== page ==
Cleaning my library, I ran across an N-scale model railroad that I’ve carried with me from house to house. If memory serves, it last ran in Loveland, Ohio. I may have been 12. Our youngest, 8, put it together last year, but couldn’t resolve an electrical problem, so it went back in the box. He likes to build with Legos, so this Christmas I gave him a Lego train. We need more track.
I stopped working in New York for moments with my children. Our first child would be asleep by the time I got home, and not yet awake when I left. Taking employment nearby meant I could see my family for breakfast and dinner, and sometimes lunch. There was a trade-off, of course: no more trains, for one.
Each place I’ve worked has had its own atmosphere, its own odor. A new cat came to live with us last year and the adjustment has been, shall we say, complex. So I am in the process of ripping out all the wall-to-wall carpeting and replacing it with something urine-proof. In the meantime, I’m sleeping in the library. There is something so cozy to be surrounded by one’s books. Sometimes I lie awake just staring at all the friends I’ve made and places I’ve been.
Each place I’ve worked has had its own character, its own people. This place here has cats and on occasion small children. One of my first employments was as a clerk at a Standard Drug in Richmond, Virginia. There were just a handful of us on staff: the pharmacist and his assistant, the store manager, another clerk, and me. I did not deal much with the pharmacists other than to pass prescriptions to them, so I only have a faint impression of them. The manager was in his 40s, perhaps older, with glasses, a scraggly beard, and bad teeth: probably a lot like how I look now, except for the teeth. The other clerk spent his days stoned. That summer my brother and I lived with Grandmother; we were expected home for dinner by 5:30. Dinner was always at 5:30. I would walk down the road to the Henrico Public Library branch, if books were needed, then make it back to Grandmother’s for dinner. Late nights I spent with Dashiell Hammett, Raymond Chandler, Dorothy L. Sayers, and Turner Classic Movies. It wasn’t until after I graduated from college that I made real friends at work, or was even interested in doing so. And then I found peculiar characters, colleagues, kindred spirits, and friends.
Working from a coffee shop is a great way to observe a bunch of characters while you work, if you pick the right shop. But you can get trapped just watching everything transient. Much better is the cafe car on a long-distance train or the counter at an all-night diner. People seeking people come and sit there, often drinking, sometimes working, sometimes holding forth, sometimes playing cards.
It is easier to build team spirit on a virtual team than to address alienation. We coalesce around our shared goals, tasks, and complaints quite easily. Interpersonal problems do arise, if not everyone is working at their best, which can require a chat, perhaps the resetting of expectations, but my experience has been that the team wants to work as a team: no one wants to let another down, and quite willingly picks up work that another has dropped. They almost have a common enemy in their employer — not in the competition as one might expect — which is not for the best, but suffices.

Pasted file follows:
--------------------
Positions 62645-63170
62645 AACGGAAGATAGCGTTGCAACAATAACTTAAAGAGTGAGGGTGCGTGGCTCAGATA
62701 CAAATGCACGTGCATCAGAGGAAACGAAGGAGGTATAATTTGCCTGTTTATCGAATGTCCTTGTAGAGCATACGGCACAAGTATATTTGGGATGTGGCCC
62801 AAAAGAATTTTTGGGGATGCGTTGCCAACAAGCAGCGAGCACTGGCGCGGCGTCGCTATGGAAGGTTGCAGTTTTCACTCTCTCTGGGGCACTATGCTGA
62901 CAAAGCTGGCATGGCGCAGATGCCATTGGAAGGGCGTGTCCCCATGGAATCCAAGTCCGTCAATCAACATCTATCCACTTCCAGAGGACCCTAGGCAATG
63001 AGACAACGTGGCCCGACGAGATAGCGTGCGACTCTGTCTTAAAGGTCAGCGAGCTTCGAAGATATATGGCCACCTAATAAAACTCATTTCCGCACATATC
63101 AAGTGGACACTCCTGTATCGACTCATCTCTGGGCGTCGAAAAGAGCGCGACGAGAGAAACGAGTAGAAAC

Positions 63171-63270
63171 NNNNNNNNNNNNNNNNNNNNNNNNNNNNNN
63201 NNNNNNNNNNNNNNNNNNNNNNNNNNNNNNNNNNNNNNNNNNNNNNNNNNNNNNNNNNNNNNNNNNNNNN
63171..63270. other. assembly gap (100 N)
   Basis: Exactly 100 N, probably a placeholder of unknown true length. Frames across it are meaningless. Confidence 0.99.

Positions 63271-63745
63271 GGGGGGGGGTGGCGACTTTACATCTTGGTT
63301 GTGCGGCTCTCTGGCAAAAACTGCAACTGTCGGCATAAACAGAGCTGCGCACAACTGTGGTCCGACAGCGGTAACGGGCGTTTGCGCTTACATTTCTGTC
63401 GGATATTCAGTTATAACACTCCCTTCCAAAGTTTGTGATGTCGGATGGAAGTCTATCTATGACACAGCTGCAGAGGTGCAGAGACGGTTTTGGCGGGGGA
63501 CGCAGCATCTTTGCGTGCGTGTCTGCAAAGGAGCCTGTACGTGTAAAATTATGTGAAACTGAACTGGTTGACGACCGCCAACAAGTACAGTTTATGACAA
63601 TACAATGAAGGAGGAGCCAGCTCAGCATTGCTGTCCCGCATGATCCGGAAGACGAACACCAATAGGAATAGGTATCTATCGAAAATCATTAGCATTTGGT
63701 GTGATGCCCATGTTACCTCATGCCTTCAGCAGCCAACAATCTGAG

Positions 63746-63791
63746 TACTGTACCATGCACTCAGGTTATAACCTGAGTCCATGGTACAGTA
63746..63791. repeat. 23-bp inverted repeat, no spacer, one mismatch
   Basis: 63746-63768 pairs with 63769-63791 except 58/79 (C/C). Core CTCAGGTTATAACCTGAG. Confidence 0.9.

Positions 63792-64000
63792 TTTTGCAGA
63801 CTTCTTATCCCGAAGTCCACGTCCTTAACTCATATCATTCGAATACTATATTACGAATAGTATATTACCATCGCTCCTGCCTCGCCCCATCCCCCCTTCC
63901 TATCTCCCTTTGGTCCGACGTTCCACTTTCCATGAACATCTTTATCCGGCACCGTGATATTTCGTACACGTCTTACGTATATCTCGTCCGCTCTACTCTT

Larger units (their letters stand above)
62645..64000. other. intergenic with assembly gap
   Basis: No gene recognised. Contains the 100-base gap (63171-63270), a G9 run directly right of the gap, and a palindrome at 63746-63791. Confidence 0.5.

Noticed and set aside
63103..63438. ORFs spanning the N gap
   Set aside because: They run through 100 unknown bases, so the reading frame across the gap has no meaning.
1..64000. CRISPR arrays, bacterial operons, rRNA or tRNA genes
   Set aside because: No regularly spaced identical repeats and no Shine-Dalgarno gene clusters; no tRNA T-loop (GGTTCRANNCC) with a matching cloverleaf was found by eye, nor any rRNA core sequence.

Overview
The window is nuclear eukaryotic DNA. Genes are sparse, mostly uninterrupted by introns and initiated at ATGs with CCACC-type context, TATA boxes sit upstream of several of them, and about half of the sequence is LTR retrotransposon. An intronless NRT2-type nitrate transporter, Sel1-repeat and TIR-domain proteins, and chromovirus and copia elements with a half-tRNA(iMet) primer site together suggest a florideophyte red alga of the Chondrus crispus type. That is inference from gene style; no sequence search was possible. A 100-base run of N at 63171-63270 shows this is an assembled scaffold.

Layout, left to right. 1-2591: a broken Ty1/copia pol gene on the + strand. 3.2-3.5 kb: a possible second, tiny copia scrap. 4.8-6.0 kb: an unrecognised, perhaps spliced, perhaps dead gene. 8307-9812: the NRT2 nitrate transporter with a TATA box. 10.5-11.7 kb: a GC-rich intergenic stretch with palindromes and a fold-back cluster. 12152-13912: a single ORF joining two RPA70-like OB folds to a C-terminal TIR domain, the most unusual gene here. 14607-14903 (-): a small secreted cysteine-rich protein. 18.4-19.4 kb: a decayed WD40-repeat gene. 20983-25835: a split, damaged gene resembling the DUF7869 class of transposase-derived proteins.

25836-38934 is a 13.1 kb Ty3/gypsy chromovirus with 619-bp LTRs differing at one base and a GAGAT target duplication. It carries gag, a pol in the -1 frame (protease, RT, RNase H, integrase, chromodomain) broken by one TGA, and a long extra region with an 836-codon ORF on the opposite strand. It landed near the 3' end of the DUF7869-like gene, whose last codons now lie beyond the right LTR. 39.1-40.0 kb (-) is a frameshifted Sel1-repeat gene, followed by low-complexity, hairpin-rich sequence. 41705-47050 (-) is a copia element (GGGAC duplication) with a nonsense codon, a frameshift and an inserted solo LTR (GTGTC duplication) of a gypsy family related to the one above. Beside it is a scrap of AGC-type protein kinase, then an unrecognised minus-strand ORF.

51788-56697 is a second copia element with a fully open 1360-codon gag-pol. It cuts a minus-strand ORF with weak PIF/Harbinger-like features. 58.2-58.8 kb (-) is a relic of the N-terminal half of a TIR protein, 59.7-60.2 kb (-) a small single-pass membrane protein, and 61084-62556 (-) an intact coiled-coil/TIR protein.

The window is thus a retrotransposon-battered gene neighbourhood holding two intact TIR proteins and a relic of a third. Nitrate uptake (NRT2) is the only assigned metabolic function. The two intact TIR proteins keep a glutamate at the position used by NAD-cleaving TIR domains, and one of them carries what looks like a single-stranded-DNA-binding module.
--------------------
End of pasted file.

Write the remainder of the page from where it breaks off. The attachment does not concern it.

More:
Where did we get this idea of work-life balance, that work and life were separate? Did we not realize that by putting work in opposition to life that we’ve aligned it with death? Or was that an intentional recognition that in some respects our way of working is not living, but a kind of zombie existence?
We forget sometimes that a lot of life is constructed around us by society, and when we’re cut off we do not know how to build it back. One of my great failures as a manager was [name redacted], who was a very talented employee, supremely dedicated to his work — until one day it all went to hell. No one else worked near him, or talked to him on a regular basis, so no one knew what was happening until he just stopped. He gave up fighting. As Peter Gibbons puts it in Office Space, “I’m just not gonna go.” The bullshit defeated him. Like the rest of us, he’d been working essentially by himself from home for some time.
I haven’t figured out how to fix this, yet. But it seems to me that the key might be have meaningful work in the first place; nip this problem in the bud.
I do not think I come from unique circumstances, nor that I am exceptionally gifted an observer, but I continue to be astonished at the number of people I know who do not understand what it is that President Trump is doing or how it can happen here. The common explanation for this is that Some People have been living in a bubble, but that’s not entirely correct. There is indeed proximity bias, but there have also been perversions of the available data which are only visible if you read the footnotes. The unemployment rate is the best example: it’s low — only if neither those people who are no longer looking for work, nor those who are imprisoned and have no choice about the work they do, are counted. Makes things look rosy, yes?